Complacency is the asbestos surveyor’s enemy number one.
There is lots of training available to make sure surveyors are qualified and they will build up experience before they are let loose on their own because asbestos is such a hazardous substance.
You tend to find surveyors aren’t complacent when they first qualify because the work is still new and they’re still not 100% comfortable with it.
The danger can come when they’ve been doing the job for a little while. It’s like driving a car, you get used to doing things and can go on auto pilot. This is when complacency may start to creep in.
If a surveyor becomes complacent you may find that when, for example, they’re surveying a large office block once they’ve surveyed 80% of it and the same issues keep coming up they may presume there’s nothing else to look for. If they’ve not found anything in the ceilings up until that point they stop checking them and then lo and behold in the last 20% there is something but they miss it.
I surveyed a high-rise hospital built in the 1970s which had had its top floor fully refurbished in the 2000s. Floor after floor nothing was coming up and when we got to the last floor there was a locked room to which no one had a key. It would have been so tempting to have walked away but we didn’t. We persevered and found a key to the room and I’m so glad we did because in the ceiling of that last room we found Asbestos Insulating Board (AIB) risers. They were nowhere else in the building and if we’d been complacent we’d have missed them.
A surveyor should also never presume what a material contains. It is easy to see something and think that you’ve sent materials like that to the laboratory for testing countless times and it’s always come back negative so you don’t need to sample it this time. Let’s be clear about this – the only way surveyors can categorically tell that something is asbestos or not is by having it analysed in the laboratory.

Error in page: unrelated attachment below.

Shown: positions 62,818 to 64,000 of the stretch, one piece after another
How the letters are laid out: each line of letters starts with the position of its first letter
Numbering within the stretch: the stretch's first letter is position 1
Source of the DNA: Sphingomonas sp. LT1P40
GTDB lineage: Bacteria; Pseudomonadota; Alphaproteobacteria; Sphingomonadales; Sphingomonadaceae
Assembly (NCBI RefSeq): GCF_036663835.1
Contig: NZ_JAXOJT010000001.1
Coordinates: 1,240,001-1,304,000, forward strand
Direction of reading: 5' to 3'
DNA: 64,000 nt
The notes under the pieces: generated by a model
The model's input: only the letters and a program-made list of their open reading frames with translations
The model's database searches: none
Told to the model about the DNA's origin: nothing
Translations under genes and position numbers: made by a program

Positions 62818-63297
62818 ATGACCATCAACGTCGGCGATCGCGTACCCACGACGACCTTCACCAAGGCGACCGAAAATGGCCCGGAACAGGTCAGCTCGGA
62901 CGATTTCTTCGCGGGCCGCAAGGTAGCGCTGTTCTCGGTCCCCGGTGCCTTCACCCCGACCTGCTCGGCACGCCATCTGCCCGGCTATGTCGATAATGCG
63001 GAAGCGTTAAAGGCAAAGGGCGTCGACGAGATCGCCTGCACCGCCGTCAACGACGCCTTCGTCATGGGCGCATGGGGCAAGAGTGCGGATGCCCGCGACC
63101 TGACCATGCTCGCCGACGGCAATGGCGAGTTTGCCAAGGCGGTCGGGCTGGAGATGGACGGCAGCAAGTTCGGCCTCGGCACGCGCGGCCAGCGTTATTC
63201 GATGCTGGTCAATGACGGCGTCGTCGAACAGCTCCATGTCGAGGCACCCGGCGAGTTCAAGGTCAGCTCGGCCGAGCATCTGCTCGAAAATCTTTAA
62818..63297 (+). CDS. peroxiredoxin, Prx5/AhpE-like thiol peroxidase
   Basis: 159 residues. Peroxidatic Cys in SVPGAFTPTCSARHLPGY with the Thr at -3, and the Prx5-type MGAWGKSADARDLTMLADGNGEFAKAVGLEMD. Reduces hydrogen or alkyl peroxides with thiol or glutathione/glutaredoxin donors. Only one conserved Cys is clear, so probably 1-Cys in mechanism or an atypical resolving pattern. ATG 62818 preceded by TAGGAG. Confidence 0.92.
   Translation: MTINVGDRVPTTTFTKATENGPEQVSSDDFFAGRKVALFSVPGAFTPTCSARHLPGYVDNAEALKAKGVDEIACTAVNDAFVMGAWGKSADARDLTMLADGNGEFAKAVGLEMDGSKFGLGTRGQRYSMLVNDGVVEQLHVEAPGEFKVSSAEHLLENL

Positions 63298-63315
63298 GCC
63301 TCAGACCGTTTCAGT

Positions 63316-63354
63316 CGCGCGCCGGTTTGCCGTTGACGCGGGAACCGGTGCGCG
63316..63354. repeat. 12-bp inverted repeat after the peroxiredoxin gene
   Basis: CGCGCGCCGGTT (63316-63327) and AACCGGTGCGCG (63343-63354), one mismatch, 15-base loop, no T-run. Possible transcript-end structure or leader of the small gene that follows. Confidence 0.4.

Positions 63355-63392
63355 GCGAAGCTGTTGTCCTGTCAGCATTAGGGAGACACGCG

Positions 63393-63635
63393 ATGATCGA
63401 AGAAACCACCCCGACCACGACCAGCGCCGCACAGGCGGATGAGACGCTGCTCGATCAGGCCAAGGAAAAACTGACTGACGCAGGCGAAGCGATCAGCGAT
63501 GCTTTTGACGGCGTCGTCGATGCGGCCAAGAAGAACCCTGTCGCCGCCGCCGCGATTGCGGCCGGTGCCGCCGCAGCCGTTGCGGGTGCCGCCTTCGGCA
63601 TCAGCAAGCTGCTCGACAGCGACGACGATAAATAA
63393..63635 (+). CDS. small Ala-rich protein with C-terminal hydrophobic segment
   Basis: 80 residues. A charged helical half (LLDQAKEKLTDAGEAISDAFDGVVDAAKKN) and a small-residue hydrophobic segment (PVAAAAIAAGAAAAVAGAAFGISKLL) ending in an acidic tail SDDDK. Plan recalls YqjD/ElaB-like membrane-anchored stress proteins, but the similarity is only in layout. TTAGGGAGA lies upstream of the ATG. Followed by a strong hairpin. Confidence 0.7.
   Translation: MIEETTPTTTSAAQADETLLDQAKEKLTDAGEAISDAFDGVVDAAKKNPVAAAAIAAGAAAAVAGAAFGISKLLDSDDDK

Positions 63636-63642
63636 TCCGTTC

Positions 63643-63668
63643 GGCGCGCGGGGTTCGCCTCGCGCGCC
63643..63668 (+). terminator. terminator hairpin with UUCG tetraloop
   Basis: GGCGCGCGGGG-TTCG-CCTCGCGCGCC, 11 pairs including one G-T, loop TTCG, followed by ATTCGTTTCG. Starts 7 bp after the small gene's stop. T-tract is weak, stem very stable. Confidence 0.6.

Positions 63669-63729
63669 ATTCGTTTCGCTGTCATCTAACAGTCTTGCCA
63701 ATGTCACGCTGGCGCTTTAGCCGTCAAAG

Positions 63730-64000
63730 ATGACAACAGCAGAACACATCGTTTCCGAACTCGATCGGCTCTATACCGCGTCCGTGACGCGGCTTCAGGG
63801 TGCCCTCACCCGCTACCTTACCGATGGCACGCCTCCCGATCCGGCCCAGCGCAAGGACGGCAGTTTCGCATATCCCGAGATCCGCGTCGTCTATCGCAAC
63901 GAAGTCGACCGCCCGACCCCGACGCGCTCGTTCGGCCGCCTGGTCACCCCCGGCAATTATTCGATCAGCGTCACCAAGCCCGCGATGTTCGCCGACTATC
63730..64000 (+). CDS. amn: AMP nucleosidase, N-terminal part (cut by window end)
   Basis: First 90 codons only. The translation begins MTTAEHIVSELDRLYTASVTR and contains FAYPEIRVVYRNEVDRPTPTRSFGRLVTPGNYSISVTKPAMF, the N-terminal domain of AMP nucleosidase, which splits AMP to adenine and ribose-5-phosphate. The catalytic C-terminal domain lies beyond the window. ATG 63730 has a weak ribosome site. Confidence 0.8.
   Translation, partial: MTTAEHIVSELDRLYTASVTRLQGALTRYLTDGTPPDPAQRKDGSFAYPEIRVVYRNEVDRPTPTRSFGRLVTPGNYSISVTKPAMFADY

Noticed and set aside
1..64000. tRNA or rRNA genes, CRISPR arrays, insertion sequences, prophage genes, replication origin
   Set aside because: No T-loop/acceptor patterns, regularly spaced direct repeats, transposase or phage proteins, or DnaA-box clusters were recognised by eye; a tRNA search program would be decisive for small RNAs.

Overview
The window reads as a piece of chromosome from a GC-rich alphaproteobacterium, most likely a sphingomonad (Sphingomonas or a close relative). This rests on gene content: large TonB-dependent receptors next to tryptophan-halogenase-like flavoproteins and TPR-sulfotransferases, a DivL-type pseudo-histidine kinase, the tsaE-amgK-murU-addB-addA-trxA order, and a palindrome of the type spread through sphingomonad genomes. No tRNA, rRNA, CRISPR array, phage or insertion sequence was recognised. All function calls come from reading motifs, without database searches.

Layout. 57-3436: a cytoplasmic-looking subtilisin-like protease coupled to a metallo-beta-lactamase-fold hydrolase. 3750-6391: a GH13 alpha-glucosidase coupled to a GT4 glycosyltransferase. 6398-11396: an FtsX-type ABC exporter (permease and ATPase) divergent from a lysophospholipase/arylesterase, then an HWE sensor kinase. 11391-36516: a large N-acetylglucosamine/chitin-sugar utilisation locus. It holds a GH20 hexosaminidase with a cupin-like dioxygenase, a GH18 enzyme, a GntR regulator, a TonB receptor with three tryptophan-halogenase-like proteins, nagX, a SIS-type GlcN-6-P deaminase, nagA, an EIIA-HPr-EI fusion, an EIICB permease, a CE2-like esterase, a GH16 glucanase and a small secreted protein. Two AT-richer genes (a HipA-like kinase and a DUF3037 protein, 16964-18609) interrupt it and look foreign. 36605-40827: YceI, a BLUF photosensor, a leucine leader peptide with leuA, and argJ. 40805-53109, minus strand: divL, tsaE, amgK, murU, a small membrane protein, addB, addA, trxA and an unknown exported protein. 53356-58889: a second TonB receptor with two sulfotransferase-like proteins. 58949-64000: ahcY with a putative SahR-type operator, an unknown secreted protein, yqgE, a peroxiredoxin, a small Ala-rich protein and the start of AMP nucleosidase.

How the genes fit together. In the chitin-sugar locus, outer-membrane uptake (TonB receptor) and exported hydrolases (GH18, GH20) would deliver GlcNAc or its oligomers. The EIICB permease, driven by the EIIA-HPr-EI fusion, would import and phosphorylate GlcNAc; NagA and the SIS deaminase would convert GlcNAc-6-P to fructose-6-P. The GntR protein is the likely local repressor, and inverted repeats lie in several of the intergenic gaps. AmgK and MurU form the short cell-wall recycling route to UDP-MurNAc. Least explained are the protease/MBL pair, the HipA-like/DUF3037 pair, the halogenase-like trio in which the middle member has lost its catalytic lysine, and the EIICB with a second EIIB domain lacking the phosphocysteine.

Keeping complacency at bay
One of the best ways to avoid complacency is by following the surveying procedures correctly. Ceilings, walls and floors should be checked methodically.
Surveyors should remember how dangerous asbestos can be and hold on to that fear. They should walk away knowing they’ve been everywhere in that building and there is nothing they don’t know about it now. If they’re not concerned that people might come into contact with asbestos and are not prepared to do everything possible to make sure that doesn’t happen they shouldn’t become an asbestos surveyor.
They should never rush a survey just to get home. Rushing is the second biggest danger after complacency. If they’re not committed to doing the job properly they should leave the industry because if they don’t their attitude is going to end up costing them, their employer and potentially some very unfortunate people a lot – may be even their lives.
You can trust Acorn with your survey
At Acorn we hold monthly meetings where we review our work and share knowledge. It reminds everyone what they should be doing and prevents us from becoming complacent.
Spot audits also help keep people on their toes. You need someone who is super experienced and also a stickler. Spot audits are there to make staff better and our product even better which is good news for us, our clients and the end users.
Re-inspections are another way of checking and resurveying areas to make sure that they are correct. The feedback from re-inspections is important to us and our clients because they prevent us from making mistakes and stop complacency setting in.
When people come on board with us, we train them and we also always get our team to check one another’s work. Two pairs of eyes are better than one because people look at things in different ways.
We’re a professional asbestos consultancy helping businesses deal with asbestos compliance using asbestos surveys, asbestos air testing, and asbestos removal management. If you would like further information or advice on asbestos and asbestos training, contact the team on 0844 818 0895.